The Big Take

Probably some of the weirdest and wildest stories from established actors are about how they got their big break.  Hopefully not too many of these stories involve actual crimes, because there’s all too much of that in Hollywood.  In The Big Take, however, the crimes get wildly out of hand when the search for funding for an indie film — something that doesn’t normally lead to anything more nefarious than a pushy kickstarter campaign — instead sets off a chain of blackmail, burglary, assault, and worse.

It starts when aspiring producer Vic (Slate Holmgren) runs into famous actor Douglas Brown (James McCaffrey) at the exclusive club where Vic works.  When Douglas — unsurprisingly — turns down Vic’s offer to star in a low-budget movie by a couple of broke unknowns, Vic seeks revenge.  I’m not sure what he originally had in mind, but after he roofies Douglas things take a direction I’m fairly sure Vic would never have predicted.  He’s still quick to take advantage of events, however, and the next thing Douglas knows he’s being blackmailed for the $200,000 bankroll Vic needs to produce the film his friend Max (Ebon Moss-Bachrach) has written and hopes to direct.

You don’t want to mess with Oxana.

A panicked Douglas turns to his agent Jack (Bill Sage, who somehow reminds me of Brad Pitt now and then) for help.  Not to worry, Jack says, he can spin anything.  When he gets a look at the blackmail material, however, he decides sterner measures are needed and he contacts his “fixer”, Frank (Dan Hedaya).  Pronouncing the blackmailers to be amateurs — and he couldn’t be more right there — Frank is confident he can solve this problem easily. Unfortunately, Vic has accidentally left a clue that points straight to Max, who is blissfully unaware of any blackmail and thinks that Douglas is bankrolling his movie because he likes it.  When the overconfident Frank fails to retrieve the blackmail material — Max is pretty much a pushover, but his feisty Ukrainian wife, Oxana (Oksana Lada), not so much — the fixer calls in his own fixer, Edie (Zoë Bell).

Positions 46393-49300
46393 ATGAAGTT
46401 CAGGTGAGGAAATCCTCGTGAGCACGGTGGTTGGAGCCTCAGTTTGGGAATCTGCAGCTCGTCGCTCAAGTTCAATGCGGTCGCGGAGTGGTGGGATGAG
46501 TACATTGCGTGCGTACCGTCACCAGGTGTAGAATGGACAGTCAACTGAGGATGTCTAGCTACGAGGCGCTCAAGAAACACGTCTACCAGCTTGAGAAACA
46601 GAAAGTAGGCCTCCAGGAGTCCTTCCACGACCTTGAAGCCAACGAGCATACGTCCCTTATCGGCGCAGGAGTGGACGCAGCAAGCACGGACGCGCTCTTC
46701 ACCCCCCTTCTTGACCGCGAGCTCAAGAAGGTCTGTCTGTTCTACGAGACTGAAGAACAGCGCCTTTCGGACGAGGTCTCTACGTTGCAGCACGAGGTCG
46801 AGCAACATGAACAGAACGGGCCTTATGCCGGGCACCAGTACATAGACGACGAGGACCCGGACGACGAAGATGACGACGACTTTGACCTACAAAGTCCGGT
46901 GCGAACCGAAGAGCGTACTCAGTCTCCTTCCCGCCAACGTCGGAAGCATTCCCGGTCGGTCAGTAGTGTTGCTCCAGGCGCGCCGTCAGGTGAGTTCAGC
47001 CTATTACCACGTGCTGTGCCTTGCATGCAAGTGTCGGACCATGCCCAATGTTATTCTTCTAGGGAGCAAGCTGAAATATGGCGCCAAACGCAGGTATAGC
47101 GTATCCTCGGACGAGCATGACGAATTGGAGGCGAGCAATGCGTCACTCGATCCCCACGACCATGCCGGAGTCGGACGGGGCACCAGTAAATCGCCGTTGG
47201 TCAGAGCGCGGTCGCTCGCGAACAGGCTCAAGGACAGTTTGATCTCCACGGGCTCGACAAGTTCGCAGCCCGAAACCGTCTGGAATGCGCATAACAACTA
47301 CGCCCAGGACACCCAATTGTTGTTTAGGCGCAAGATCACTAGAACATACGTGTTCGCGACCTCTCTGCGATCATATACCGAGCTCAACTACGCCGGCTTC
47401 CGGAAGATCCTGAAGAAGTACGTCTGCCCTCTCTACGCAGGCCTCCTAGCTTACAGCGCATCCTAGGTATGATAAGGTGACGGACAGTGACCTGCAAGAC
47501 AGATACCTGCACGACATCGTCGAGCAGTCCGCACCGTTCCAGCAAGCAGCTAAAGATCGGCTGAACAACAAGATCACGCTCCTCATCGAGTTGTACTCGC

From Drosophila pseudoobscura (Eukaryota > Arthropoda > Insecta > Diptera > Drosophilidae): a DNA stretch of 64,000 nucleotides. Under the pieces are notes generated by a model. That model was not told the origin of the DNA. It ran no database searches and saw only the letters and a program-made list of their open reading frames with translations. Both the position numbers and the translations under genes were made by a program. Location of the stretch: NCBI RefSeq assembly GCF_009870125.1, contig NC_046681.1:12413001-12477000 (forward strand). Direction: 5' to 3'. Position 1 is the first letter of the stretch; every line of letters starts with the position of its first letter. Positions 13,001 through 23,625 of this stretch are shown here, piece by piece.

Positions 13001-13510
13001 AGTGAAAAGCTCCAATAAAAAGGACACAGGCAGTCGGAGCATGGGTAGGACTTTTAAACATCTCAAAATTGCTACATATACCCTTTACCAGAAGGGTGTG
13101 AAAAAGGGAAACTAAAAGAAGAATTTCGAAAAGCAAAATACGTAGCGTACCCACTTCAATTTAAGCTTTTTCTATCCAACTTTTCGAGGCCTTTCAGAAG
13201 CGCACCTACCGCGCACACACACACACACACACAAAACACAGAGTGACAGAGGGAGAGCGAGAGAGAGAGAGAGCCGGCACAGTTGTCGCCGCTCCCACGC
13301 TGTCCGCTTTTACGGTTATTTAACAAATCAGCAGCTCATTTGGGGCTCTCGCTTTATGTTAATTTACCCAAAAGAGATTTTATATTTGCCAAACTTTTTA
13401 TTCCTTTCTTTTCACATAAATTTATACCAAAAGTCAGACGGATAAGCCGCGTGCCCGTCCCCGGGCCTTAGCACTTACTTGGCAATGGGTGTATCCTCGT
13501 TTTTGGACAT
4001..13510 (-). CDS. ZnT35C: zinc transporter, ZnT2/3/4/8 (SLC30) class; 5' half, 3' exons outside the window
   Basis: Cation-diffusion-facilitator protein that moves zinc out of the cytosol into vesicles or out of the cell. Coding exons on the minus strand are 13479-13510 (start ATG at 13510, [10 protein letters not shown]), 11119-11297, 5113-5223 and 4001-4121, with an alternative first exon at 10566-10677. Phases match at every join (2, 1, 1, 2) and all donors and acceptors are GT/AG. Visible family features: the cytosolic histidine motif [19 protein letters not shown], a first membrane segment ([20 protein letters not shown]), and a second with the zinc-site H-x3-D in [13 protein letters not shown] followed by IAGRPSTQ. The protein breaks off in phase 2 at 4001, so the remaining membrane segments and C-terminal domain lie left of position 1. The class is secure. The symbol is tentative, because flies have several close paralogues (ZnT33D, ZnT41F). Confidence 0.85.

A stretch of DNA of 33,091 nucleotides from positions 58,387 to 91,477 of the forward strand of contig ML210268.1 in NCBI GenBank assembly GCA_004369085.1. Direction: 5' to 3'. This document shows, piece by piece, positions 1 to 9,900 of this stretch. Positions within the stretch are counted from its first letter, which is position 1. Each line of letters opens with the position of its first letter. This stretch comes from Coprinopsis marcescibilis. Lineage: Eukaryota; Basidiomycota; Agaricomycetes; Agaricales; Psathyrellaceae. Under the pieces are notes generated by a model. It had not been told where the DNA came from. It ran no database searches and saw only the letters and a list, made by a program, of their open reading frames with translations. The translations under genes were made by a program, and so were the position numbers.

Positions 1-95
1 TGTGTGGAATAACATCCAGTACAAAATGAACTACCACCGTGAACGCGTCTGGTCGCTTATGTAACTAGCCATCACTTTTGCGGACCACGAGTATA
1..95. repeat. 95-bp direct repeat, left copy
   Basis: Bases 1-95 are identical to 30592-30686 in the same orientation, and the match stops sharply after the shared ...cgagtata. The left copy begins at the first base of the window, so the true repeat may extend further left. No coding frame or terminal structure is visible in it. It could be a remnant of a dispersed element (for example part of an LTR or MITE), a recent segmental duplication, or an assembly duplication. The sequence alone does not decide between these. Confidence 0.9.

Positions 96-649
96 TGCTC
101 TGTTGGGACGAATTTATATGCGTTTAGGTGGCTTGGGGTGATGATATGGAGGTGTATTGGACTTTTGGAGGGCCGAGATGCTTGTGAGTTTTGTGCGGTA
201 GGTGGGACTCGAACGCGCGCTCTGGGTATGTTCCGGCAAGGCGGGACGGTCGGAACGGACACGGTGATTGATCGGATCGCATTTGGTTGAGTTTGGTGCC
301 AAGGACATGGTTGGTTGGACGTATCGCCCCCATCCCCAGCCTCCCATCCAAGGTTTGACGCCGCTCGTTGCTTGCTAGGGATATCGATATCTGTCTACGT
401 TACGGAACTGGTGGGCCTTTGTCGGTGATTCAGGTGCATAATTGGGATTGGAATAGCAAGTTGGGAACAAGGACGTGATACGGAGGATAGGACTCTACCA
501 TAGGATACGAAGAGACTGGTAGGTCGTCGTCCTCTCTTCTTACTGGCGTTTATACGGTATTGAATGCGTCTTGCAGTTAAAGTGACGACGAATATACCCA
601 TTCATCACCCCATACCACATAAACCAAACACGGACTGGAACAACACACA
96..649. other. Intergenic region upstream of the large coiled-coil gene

It’s at this point that things get completely out of control, with alliances made and broken, houses robbed, people shot and kidnapped, and generally desperate measures taken all around.  Aside from having the misfortune to get caught up in events in the first place, Max is otherwise so ridiculously lucky as to strain credulity — Frank and Edie veer back and forth between incompetence and absolute professionalism, whatever it takes to help Max survive at any given moment.  And Max doesn’t really have much else going for him besides luck and his wife, the character being otherwise unremarkable.  Then there’s the nature of the blackmail material, which is first of all completely tasteless, and second of all far more useful for blackmailing the person who’s with Douglas on the video rather than Douglas himself.

There is good news, though, in that the script is otherwise well-written and the performances solid, with an excellent blend of action and comedy.  Most of the characters are wacky but likable, though Vic occasionally struck me as a possible sociopath.  The zaniness gets a bit too zany for my taste here and there, but  it’s otherwise an entertaining romp through the roller-coaster world of Hollywood that is often laugh-out-loud funny.  Breaking into the movie business can really be murder.

Written and directed by Justin Daly.

Reina